Erhan Öztürk
Assyrians of Turkey to open their own school
ISTANBUL — Turkey’s Assyrian community regain right to start a school, 86 years after their sole school was closed. A nursery school located in Istanbul’s Ye?ilköy district will be opened after an approval of its curriculum. Encouraged by the Turkish government’s reforms to restore rights of minorities in the country, the Assyrian community have applied to a court in Ankara for the opening of a school. The Ministry of National Education has aked the Assyrians to prepare a curriculum.

A lecturer from Artuklu University in the southeastern province of Mardin where the Assyrian population is concentrated, drafted a curriculum in Assyrian. An Assyrian church foundation rented a triple-storey building in Ye?ilköy on Istanbul’s European side for the nursery school and a staff of six teachers were appointed. The school now awaits approval of the ministry to start the academic year next week.

Sait Susin, director of the Virgin Mary Assyrian Church Foundation, said the developments regarding the rights of minorities in the past decade motivated them to open the school. “Previously, we couldn’t even dare to speak about it, fearing reactions. Now, we can easily talk to the prime minister and other officials about our problems. This is an important step,” he said. Susin said they were pleased that the Ministry of National Education did not appeal to the court order that allowed the opening of the school. “In the past, our efforts to open a school were blocked by regulations,” he said.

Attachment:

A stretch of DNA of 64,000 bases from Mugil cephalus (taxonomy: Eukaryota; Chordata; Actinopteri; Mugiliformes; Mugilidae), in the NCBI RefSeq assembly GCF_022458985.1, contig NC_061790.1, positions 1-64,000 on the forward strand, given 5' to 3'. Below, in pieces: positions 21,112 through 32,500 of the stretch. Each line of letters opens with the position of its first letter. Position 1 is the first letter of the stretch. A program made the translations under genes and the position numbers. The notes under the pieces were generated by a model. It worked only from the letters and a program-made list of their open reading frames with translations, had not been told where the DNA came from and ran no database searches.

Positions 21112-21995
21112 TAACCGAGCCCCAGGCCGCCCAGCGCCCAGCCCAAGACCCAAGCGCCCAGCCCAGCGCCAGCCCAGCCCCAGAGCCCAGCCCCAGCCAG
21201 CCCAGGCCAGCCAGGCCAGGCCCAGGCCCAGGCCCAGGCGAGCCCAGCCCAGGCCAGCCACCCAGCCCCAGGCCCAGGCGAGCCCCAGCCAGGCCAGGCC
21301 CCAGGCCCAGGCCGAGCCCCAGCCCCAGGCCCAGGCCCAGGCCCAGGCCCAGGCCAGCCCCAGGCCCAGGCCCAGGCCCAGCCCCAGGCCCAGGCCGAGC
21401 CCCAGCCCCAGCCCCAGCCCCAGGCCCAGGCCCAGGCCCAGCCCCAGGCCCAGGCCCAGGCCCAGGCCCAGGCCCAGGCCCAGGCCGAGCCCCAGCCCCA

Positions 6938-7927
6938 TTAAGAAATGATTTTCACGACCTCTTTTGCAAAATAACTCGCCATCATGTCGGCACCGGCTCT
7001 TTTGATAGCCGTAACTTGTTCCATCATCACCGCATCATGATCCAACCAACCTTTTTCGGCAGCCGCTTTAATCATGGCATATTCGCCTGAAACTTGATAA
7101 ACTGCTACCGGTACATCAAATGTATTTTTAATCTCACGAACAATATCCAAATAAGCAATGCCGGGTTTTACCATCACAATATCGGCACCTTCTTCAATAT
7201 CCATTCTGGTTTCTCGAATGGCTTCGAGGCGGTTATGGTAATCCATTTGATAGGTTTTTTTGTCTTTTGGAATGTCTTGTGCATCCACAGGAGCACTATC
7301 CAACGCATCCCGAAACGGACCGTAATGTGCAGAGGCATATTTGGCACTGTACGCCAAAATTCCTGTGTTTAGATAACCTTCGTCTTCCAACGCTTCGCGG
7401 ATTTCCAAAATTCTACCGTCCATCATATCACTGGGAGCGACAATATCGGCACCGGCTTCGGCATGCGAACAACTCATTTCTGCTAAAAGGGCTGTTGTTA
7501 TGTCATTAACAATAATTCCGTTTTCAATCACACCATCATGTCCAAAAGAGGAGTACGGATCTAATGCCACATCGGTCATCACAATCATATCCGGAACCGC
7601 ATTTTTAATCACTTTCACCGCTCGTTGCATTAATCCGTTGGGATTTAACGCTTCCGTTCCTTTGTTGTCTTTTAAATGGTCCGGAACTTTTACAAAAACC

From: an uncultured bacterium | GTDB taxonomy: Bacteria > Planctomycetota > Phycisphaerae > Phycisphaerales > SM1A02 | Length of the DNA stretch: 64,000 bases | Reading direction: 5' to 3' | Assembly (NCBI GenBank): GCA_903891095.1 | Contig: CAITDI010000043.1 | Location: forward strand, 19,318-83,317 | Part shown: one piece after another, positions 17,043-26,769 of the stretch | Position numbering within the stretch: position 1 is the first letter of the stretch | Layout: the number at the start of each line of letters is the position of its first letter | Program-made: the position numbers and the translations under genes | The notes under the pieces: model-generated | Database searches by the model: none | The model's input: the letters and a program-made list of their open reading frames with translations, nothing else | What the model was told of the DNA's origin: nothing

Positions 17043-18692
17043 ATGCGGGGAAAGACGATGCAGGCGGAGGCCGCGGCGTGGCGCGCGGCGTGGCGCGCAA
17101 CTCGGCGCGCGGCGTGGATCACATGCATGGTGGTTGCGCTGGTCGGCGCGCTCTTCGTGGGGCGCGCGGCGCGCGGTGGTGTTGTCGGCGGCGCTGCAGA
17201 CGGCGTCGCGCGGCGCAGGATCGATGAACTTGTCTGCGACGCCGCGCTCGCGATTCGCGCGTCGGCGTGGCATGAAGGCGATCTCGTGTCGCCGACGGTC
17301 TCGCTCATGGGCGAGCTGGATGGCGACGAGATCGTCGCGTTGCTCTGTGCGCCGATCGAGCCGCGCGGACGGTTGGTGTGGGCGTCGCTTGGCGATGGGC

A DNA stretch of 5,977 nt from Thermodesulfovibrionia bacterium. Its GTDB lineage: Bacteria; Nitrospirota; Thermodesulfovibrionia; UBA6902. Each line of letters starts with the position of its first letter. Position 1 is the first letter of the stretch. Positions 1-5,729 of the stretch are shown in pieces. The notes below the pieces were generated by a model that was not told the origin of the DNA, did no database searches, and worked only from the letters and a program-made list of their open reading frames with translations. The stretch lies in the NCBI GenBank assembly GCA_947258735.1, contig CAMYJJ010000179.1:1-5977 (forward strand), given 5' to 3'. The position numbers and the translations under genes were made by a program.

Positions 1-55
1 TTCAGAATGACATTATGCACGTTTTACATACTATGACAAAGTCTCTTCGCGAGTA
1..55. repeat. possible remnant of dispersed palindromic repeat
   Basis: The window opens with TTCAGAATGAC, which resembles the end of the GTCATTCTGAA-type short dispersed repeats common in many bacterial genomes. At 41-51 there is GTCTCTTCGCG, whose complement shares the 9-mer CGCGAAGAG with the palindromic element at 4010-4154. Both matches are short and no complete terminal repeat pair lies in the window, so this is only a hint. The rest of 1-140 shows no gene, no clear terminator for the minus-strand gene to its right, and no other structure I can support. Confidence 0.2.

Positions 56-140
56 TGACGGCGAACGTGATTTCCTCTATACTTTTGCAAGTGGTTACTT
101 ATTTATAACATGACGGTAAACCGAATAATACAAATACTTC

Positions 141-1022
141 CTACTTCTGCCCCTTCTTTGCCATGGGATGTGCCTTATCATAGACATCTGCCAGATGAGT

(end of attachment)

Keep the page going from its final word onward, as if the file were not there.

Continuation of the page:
“Assyrian children speaking Assyrian at home had to speak another language when they went out. They were traumatized. For instance, a survey found students attending Assyrian language and literature departments at the university could not understand a word of the Assyrian used in their studies as they could not speak Assyrian freely,” Kenan Gürdal, deputy director of the foundation, said. Gürdal said they fought for years for the opening of the school. “Now, ministry officials, bureaucrats take an interest in our case and help us,” he said. Gürdal noted that teachers appointed at the school are fluent in Assyrian and Aramaic as well as in English and would teach three languages. He said 60 students will attend the school and parents not living in Istanbul also sought to enrol their children in the school.

The foundation had formally applied for the reopening of the school last year but the application was initially rejected by the Ministry of National Education on the grounds that only members of Armenian, Greek and Jewish community can open schools according to the Treaty of Lausanne that led to the closure of the school in 1928. The foundation now plans to open up elementary, middle and high schools for Assyrians.

Turkey’s non-Muslim minorities have long been treated as second-class citizens and deprived of rights such as opening schools. Since the Justice and Development Party (AK Party) came to power in 2002, minorities have seen an improvement of their rights such as the return of properties belonging to Christian communities, years after they were seized by the state.